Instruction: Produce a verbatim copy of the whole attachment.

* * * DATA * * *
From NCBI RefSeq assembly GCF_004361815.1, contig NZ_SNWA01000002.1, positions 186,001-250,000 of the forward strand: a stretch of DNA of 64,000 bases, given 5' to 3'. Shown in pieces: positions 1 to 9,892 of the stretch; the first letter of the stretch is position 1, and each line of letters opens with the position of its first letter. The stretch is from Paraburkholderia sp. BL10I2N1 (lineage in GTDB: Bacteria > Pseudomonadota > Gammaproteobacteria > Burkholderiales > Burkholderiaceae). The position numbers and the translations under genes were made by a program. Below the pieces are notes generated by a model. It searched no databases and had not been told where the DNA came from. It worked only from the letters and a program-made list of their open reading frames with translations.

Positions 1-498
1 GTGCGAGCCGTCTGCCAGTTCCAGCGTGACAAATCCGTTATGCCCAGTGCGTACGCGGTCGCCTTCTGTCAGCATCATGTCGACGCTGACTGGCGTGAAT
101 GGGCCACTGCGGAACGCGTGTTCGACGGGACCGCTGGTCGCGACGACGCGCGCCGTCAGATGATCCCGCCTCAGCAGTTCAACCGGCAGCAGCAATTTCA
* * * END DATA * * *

From NCBI RefSeq assembly GCF_004361815.1, contig NZ_SNWA01000002.1, positions 186,001-250,000 of the forward strand: a stretch of DNA of 64,000 bases, given 5' to 3'. Shown in pieces: positions 1 to 9,892 of the stretch; the first letter of the stretch is position 1, and each line of letters opens with the position of its first letter. The stretch is from Paraburkholderia sp. BL10I2N1 (lineage in GTDB: Bacteria > Pseudomonadota > Gammaproteobacteria > Burkholderiales > Burkholderiaceae). The position numbers and the translations under genes were made by a program. Below the pieces are notes generated by a model. It searched no databases and had not been told where the DNA came from. It worked only from the letters and a program-made list of their open reading frames with translations.

Positions 1-498
1 GTGCGAGCCGTCTGCCAGTTCCAGCGTGACAAATCCGTTATGCCCAGTGCGTACGCGGTCGCCTTCTGTCAGCATCATGTCGACGCTGACTGGCGTGAAT
101 GGGCCACTGCGGAACGCGTGTTCGACGGGACCGCTGGTCGCGACGACGCGCGCCGTCAGATGATCCCGCCTCAGCAGTTCAACCGGCAGCAGCAATTTCA